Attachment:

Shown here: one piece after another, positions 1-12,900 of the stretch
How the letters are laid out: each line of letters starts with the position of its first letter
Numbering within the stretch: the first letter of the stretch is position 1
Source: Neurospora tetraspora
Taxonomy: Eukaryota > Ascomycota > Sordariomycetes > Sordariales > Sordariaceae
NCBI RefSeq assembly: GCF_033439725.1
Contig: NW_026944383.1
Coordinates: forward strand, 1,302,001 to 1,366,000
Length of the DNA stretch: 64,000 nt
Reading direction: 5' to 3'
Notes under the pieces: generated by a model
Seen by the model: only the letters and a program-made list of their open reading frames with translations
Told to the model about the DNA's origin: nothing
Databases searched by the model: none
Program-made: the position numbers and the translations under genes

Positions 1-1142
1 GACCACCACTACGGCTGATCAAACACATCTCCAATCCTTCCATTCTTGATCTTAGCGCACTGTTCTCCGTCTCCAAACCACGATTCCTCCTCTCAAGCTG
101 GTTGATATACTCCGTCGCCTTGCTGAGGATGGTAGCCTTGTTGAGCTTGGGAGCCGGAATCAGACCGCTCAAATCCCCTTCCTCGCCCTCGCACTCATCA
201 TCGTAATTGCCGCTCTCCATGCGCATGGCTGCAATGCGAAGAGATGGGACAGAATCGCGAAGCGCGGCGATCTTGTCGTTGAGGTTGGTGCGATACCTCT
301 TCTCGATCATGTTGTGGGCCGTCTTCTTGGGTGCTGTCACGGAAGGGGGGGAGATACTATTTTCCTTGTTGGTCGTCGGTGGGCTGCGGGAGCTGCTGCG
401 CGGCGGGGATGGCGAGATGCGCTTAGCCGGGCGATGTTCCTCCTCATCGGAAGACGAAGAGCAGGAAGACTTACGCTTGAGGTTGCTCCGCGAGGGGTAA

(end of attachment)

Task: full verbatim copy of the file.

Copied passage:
Shown here: one piece after another, positions 1-12,900 of the stretch
How the letters are laid out: each line of letters starts with the position of its first letter
Numbering within the stretch: the first letter of the stretch is position 1
Source: Neurospora tetraspora
Taxonomy: Eukaryota > Ascomycota > Sordariomycetes > Sordariales > Sordariaceae
NCBI RefSeq assembly: GCF_033439725.1
Contig: NW_026944383.1
Coordinates: forward strand, 1,302,001 to 1,366,000
Length of the DNA stretch: 64,000 nt
Reading direction: 5' to 3'
Notes under the pieces: generated by a model
Seen by the model: only the letters and a program-made list of their open reading frames with translations
Told to the model about the DNA's origin: nothing
Databases searched by the model: none
Program-made: the position numbers and the translations under genes

Positions 1-1142
1 GACCACCACTACGGCTGATCAAACACATCTCCAATCCTTCCATTCTTGATCTTAGCGCACTGTTCTCCGTCTCCAAACCACGATTCCTCCTCTCAAGCTG
101 GTTGATATACTCCGTCGCCTTGCTGAGGATGGTAGCCTTGTTGAGCTTGGGAGCCGGAATCAGACCGCTCAAATCCCCTTCCTCGCCCTCGCACTCATCA
201 TCGTAATTGCCGCTCTCCATGCGCATGGCTGCAATGCGAAGAGATGGGACAGAATCGCGAAGCGCGGCGATCTTGTCGTTGAGGTTGGTGCGATACCTCT
301 TCTCGATCATGTTGTGGGCCGTCTTCTTGGGTGCTGTCACGGAAGGGGGGGAGATACTATTTTCCTTGTTGGTCGTCGGTGGGCTGCGGGAGCTGCTGCG
401 CGGCGGGGATGGCGAGATGCGCTTAGCCGGGCGATGTTCCTCCTCATCGGAAGACGAAGAGCAGGAAGACTTACGCTTGAGGTTGCTCCGCGAGGGGTAA